Instead of journeys from south to north, recurrent here were narratives of dislocation, border crossings, and individual identities marked by overlapping social and political allegiances. Dream of Flight (2002) Nacim Pak’s study of Iranian asylum seekers in the west of Turkey, focuses on the midway houses where the seekers must stay while awaiting approval of asylum and which also generate anxiety and fear among the locals surrounding them. American Exile (Herman & Shrout, 2002) is about a former Black Panther member from Kansas City, now living in Tanzania, seeking to have his conviction from 1969 (for transporting a shotgun across state lines) overturned so he can return to the U.S. The very complexity of these conditions precludes any renderings of African experience as simply juxtaposed with the encroachments or distant allures of America and Europe. Thus, while it is appropriate to cite the encounter between Swahili and Dhow cultures, on the one hand, and between local and global, on the other (as your reviewer is doing here), such attention must embrace 21st century fluid identities rather than continuing to fixate on static and sanctified categories like the nation-state or religion.

Consider, too, the recipient of the festival’s “Golden Dhow” for Best Documentary Video, Rhythms from Africa: Zanzibar: An Ocean of Melodies (Abdulkadir Ahmed Said & Bridget Thompson, 2003). A celebration of the evolution of taarab music, the film concludes by questioning the future of the performance-based musical form in the face of recording and, especially, its competition from imported forms like disco – often Western, but also Arab and Indian – popular with young people. Besides bringing the predominantly local crowd to its feet dancing (in what is surely one of most glorious film screening sites in the world, the open-air amphitheater inside the 19th-century seaside fort in Stone Town), the production speaks directly to the festival concerns with the geographical specificity of cultural practices, of technology, and of generational taste in the face of tradition. Three other entries here employ the title, Rhythms from Africa, and discuss music across South Africa and, specifically, in Cape Town and Johannesburg, and each underscores the complex and historically shifting local versions of musical syncretism.

These titles unavoidably suggest parallels between the fortunes of music and those of cinema itself. Perhaps most obviously, the prevalence of documentary and ethnographic productions at the festival draws attention to the claims of truth or transparency made by many filmmakers in their presentation of African lives and experiences. This matter of documentary “transparency” is more than an aesthetic preoccupation: at issue are social and political questions about the possibility and appropriateness of recording and preserving, or even extending and adapting, the past and tradition to contemporary experiences. One might consequently ask, amid the broader discussions of local or regional cultural practices encouraged here, whether the status of film or video in the dhow countries is different from elsewhere in the world. Moreover, are these media that, particularly when deployed in the region by indigenous filmmakers or those from outside, offer a more authentic vision of life or one that is somehow reconfigured by the camera? Such questions about the politics of identification and interaction are also readily observable in the festival exhibition of films, where opportunities for identifying with, and sharing, cultural and intercultural experiences occurred through film viewing, affirming cinema as a modern technological medium of individual and group expression and participation.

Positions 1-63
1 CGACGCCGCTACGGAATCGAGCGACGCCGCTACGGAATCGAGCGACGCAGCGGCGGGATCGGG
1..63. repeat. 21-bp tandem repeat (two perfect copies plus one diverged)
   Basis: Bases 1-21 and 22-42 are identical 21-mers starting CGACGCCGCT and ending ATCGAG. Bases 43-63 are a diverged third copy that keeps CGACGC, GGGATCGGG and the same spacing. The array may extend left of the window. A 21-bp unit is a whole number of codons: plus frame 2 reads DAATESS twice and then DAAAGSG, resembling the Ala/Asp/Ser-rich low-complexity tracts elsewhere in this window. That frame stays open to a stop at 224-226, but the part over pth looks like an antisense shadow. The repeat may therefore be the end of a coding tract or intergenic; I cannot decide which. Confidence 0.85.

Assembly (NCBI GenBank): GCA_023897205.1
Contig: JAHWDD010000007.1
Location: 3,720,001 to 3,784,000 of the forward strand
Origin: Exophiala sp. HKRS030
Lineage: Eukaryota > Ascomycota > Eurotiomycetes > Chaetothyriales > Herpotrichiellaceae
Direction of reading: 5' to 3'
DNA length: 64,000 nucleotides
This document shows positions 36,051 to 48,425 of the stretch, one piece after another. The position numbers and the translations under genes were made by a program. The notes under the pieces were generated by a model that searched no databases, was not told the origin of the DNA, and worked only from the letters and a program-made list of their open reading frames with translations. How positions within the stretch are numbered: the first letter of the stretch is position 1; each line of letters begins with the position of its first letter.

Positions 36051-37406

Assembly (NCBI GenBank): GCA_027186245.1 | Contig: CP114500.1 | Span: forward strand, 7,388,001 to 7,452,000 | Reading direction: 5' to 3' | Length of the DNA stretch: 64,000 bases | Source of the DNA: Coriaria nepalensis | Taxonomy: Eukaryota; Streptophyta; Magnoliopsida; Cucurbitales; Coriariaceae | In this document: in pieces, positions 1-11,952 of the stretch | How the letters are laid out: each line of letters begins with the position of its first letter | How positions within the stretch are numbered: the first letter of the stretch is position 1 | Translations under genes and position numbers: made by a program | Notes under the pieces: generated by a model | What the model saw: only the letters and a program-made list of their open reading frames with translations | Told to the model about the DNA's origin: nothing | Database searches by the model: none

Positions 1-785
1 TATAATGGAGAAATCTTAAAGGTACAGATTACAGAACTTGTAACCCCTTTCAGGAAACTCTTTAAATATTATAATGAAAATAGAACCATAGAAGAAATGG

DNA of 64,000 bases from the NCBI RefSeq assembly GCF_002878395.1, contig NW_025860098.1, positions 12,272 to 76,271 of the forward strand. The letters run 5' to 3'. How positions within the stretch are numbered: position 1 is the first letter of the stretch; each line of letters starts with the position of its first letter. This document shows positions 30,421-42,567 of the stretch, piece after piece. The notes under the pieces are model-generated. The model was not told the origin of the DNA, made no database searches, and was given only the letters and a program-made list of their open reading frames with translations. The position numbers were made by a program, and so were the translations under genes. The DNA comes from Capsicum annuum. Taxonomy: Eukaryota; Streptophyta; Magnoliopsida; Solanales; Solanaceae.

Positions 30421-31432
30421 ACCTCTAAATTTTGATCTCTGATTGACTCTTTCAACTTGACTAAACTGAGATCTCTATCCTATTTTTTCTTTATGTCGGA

The centerpiece film of ZIFF 2003, Heremakano/Waiting for Happiness (Abderrahmane Sissako, 2002), is a French-Mauritian co-production that touches on many of the issues raised by other festival performers and screenings. It relates the experiences of Noudadhibou, a Malian who finds himself on the West African coast of Mauritania awaiting his departure to Europe. Unable to speak the local language, on a peninsula between sea and desert, Noudadhibou observes and interacts with locals who seem both fascinated by his presence and, immersed in their own activities, indifferent to him. But more than a straightforward political statement, Sissako’s film creates a dreamscape in which the limbo of exile and the hope of the journey converge. The poetic vision of Mauritanian village life avoids, and also calls for reflection on, the linear stories of transit and cultural encounter familiar elsewhere. Such a meditation epitomises the necessary range of storytelling and cinematic strategies in play in relating contemporary transnational experience.